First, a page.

In initial price negotiations with Thailand, Merck offered Efavirenz at the price of US$500 per patient per year, and Abbott offered Lopinavir/Ritonavir at the price of US$2200 per patient per year (PPPY). The Thai government rejected both of these offers due to the high prices and issued compulsory licences for both drugs in late 2006 and early 2007. These licences then enabled the Thai government to import generic versions of the antiretroviral drugs from India at a significantly lowered cost of $224 for generic Efavirenz and $676 for generic Lopinavir/Ritonavir.
The experiences learnt during the HIV/AIDS epidemic are already being emulated. For a government to use compulsory licensing for COVID-19 related purposes, its domestic laws must have procedures in place to authorize such government action. Several countries have already taken legislative steps to ensure their governments can swiftly issue compulsory licences as part of their COVID-19 response.
In March 2020, legislatures in Canada, Chile, and Ecuador laid the legal groundwork for the issuance of compulsory licences to address COVID-19. Canada’s COVID-19 Emergency Response Act amended the Canadian Patent Act to allow for a faster process for issuing a compulsory licence on public health grounds. The amendment allows the government to issue a licence for necessary innovations and to negotiate remuneration later.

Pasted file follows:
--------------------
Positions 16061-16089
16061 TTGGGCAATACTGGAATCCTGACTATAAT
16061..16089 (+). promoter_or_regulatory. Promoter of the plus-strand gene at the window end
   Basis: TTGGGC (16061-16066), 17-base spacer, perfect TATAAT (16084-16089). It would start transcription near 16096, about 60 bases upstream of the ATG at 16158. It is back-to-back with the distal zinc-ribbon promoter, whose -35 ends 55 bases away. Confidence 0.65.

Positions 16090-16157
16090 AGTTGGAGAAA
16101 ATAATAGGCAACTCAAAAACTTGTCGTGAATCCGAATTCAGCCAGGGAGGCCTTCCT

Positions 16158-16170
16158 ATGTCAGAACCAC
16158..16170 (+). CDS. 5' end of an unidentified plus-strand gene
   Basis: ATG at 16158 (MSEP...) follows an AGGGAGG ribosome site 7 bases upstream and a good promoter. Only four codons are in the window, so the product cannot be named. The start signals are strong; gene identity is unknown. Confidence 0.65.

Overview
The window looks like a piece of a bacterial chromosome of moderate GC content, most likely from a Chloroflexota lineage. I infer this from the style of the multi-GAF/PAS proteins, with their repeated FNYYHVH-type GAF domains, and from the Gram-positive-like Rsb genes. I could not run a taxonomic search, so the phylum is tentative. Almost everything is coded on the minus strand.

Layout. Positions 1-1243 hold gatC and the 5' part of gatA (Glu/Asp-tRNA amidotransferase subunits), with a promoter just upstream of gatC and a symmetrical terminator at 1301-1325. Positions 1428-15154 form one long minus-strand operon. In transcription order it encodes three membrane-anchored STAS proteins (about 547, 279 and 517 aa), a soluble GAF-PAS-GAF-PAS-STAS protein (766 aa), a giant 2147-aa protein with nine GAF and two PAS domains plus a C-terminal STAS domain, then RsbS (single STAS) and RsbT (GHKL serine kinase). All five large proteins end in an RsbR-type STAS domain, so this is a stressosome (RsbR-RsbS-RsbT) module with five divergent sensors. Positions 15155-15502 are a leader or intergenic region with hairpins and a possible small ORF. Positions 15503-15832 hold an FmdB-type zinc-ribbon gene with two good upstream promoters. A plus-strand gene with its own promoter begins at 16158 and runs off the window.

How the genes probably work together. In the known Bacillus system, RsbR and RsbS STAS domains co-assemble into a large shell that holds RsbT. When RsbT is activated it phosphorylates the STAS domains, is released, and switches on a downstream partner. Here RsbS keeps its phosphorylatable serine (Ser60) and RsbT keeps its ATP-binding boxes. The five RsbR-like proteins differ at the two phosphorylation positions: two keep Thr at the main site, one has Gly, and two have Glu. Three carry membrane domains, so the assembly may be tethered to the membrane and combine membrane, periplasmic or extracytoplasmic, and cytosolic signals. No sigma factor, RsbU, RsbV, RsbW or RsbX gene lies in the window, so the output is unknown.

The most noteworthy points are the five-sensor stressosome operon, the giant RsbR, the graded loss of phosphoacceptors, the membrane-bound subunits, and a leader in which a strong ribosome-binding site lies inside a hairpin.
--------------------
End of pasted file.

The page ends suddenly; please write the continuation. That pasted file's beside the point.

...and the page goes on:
Chile’s Chamber of Deputies also passed a resolution granting the use of compulsory licences for the prevention and treatment of COVID-19. Specifically, the resolution declares that the coronavirus pandemic constitutes sufficient justification to grant compulsory licences for COVID-19-related technologies. Similarly, a Committee of the National Assembly in Ecuador passed a resolution requiring the Ecuadorian President and Minister of Health to provide free or affordable access to COVID-19-related preventative, diagnostic, and treatment technologies through the use of compulsory licences.
Justification of compulsory licensing
Due to the communicable nature of the virus, nations have to act fast and stop the spread or it may continue to mutate, and new strains would emerge which may render the vaccine useless. One of the major advantages of compulsory licensing is that it still gives room for remuneration to the inventors of the vaccine. Pharmaceuticals depend on IP for compensation of the time and resources exhausted in carrying out their R&D, and although their monopolistic rights would be limited, they would still be eligible for remuneration. This in turn secures the future of innovation as it still grants an incentive for these pharmaceuticals to continue inventing new medicine.